HS2 is rushing to acquire several square kilometres of land needed to complete the project’s first phase.
Out of the 70km2 needed to connect London to Birmingham, 13km2 are yet to be acquired, a freedom of information request put forward by the Telegraph has revealed.
The land for the project can be forcibly bought by HS2 through Parliament-granted compulsory purchasing powers but these are set to run out in a month, with the Department for Transport ruling out any further extension, the paper reported.
HS2 has stated that it has already served most of the lands’ owners with compulsory purchase orders, with plans to acquire the remaining allotments in the next few weeks. The total worth of the outstanding land HS2 needs to purchase is still under negotiation, the project’s bosses added.
“HS2 Ltd is confident that all the land required for phase one will be secured before powers expire and we have no intention of extending the existing compulsory powers,” said a project spokesperson.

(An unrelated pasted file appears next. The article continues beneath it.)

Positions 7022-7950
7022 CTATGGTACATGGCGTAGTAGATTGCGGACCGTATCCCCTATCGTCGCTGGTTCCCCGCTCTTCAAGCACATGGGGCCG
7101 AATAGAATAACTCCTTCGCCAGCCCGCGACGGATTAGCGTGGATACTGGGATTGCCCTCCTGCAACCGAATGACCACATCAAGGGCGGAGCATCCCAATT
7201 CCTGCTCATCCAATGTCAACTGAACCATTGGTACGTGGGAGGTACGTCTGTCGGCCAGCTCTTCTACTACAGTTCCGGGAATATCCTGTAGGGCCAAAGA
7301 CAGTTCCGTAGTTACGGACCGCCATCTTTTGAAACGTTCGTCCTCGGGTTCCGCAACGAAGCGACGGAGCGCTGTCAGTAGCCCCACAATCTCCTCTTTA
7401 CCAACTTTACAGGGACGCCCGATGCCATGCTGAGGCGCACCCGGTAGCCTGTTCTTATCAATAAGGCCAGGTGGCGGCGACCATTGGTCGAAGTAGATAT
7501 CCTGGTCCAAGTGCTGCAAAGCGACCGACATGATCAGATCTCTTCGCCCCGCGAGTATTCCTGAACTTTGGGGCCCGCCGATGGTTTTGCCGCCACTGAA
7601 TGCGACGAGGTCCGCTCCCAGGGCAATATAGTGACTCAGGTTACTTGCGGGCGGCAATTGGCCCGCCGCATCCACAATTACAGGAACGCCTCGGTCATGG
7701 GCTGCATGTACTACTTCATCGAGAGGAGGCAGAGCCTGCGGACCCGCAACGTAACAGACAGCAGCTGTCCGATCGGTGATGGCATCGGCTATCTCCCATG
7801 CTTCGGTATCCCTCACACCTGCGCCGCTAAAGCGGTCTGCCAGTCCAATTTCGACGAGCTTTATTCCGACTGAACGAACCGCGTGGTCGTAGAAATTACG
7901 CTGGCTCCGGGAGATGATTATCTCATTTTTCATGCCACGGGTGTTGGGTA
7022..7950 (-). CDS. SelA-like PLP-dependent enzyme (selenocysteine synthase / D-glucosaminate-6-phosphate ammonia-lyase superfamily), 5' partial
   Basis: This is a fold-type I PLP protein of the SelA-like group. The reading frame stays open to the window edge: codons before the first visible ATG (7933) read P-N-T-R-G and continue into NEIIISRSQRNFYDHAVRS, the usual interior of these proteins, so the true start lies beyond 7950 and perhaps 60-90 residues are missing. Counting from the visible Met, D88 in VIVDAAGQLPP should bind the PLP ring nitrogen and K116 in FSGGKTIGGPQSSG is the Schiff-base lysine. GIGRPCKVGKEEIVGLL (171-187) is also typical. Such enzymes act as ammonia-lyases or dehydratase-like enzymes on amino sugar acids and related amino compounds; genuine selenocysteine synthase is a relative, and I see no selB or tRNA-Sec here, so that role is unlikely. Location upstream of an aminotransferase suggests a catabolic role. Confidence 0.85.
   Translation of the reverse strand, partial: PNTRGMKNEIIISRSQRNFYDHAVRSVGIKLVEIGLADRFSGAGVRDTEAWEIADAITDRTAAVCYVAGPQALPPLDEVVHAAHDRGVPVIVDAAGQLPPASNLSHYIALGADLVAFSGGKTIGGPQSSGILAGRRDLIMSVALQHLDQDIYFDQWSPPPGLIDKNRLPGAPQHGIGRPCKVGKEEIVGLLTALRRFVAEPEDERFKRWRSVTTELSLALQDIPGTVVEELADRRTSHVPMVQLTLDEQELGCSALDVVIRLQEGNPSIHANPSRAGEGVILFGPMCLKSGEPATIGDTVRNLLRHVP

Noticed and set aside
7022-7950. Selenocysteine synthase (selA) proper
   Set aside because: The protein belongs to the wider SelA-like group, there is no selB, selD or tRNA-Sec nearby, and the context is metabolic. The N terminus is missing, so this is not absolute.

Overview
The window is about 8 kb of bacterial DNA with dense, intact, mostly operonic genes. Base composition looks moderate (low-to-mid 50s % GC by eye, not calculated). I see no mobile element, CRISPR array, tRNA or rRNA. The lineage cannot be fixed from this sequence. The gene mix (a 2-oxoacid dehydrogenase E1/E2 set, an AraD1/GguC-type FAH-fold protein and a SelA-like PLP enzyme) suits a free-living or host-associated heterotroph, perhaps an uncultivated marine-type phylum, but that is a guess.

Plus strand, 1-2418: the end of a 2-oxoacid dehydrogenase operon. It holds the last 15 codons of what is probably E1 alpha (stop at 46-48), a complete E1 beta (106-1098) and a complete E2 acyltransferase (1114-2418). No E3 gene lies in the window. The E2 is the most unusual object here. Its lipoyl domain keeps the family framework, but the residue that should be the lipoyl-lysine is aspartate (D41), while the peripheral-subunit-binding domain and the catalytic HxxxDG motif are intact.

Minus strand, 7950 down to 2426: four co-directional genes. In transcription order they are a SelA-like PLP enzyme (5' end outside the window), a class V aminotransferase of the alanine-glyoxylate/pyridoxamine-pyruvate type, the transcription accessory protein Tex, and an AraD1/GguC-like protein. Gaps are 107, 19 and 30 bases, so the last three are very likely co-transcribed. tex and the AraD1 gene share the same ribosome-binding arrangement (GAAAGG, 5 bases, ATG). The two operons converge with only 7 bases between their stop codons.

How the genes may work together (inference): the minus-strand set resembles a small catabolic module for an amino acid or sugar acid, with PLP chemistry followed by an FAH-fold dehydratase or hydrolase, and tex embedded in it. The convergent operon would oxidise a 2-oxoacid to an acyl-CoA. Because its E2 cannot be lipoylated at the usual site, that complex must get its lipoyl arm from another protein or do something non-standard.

“In many cases, we have deliberately delayed serving notices until as late as possible to give additional time to develop plans that will minimise the amount of land that needs to be acquired permanently.”
Land disputes have been one of the main challenges to the development of the project. In March, HS2 was forced to settle a £500m lawsuit after Sydney & London Properties alleged that the railway undervalued its properties around Euston station.
Sydney & London’s was not the only lawsuit that HS2 was hit with. In July, Siemens sued HS2 over a £2.8bn contract to build trains for the new link, City A.M. reported.